Nigeria loses $18b yearly to illicit financial flows
The Nigeria Extractive Industries Transparency Initiative (NEITI) has said $18 billion of revenue expected to address the nation’s under-development is diverted yearly in illicit financial flows (IFFs).
Presenting a report on “Averting Illicit Financial Flows in Nigeria’s Extractive Industry” yesterday in Abuja, NEITI Executive Secretary, Waziri Adio, noted that over 30 per cent of the funds is being affected by the situation.
Illicit financial flows are regarded as illegal capital flight that occurs when money is illegally earned, transferred, or spent.
These funds usually disappear from records in the country of origin, and earnings on the stock of IFFs.
Adio, who said Nigeria remained a leading culprit in the world, disclosed that the flows on the continent stand at around $60 billion.
He insisted that the country must find a sustainable solution to the scourge.
Acting Chairman, Economic and Financial Crimes Commission (EFCC), Ibrahim Magu, disclosed that the trajectory would not decline unless necessary agencies and stakeholders collaborate to tackle the menace.
He said the current administration had recorded success in the fight against financial crime through the collaboration established with the judiciary.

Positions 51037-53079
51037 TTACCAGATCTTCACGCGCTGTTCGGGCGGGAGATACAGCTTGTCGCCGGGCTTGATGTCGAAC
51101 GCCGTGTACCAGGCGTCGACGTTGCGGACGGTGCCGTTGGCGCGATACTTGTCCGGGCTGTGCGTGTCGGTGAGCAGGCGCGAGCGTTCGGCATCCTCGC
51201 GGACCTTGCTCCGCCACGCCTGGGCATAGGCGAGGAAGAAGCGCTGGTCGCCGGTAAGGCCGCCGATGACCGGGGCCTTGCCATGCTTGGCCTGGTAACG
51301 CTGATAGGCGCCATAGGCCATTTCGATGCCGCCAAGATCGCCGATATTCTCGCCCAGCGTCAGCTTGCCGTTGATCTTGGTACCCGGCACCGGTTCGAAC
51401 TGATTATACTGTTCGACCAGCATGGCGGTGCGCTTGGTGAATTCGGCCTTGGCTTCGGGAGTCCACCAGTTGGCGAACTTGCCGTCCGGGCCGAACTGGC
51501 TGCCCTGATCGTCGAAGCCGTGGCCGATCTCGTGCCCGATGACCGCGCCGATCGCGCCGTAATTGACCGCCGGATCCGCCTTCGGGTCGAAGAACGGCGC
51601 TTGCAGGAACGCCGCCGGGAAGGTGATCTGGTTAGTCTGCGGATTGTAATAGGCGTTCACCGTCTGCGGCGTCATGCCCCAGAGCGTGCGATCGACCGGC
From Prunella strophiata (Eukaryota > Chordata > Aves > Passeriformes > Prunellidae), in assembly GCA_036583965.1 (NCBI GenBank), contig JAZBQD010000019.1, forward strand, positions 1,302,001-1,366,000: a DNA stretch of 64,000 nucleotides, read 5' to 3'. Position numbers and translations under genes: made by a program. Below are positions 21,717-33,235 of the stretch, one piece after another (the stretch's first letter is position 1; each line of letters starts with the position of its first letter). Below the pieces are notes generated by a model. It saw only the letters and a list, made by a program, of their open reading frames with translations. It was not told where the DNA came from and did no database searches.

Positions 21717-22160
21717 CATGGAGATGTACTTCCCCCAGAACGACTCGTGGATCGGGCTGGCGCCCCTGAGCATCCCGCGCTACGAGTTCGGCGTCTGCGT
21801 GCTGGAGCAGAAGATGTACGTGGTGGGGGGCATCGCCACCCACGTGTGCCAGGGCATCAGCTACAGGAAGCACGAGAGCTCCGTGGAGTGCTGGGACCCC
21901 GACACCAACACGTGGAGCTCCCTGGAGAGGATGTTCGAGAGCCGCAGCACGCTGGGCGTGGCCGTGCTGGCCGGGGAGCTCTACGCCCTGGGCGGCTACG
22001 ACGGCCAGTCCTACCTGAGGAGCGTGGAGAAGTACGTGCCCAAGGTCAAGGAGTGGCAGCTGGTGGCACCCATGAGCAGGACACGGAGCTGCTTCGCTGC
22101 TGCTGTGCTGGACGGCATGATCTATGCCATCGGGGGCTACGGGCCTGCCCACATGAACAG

In a similar vein, NEITI has rated Nigeria as the first Anglophone African country to attain transparency standard.
With the development, the nation has reached the highest global ranking in terms of global extractive industries transparency initiative.
The decision was announced at the ongoing 42nd meeting of the EITI Board in Kiev, Ukraine where the global body applauded Nigeria for using the EITI process to shape reforms and improve transparency in the extractive sector.
The initiative, founded in 2013, is a global standard for the good governance of oil, gas and mineral resources. It equally seeks to address the key governance issues in the extractive sectors.
Chair of EITI Board, Fredrik Reinfeldt said: “Nigeria’s implementation of the EITI standard remains in many respects a model for implementing countries globally.
“Apart from its scope, NEITI reports have shaped major reforms initiated in the sector, including those by the national oil company, NNPC. We hope the government will continue to use the NEITI process to inform its policies for better governance.”
According to the board, Nigeria has made satisfactory progress in implementing all the requirements of the EITI standard but faces the challenge of entrenching transparency in routine government and agency systems.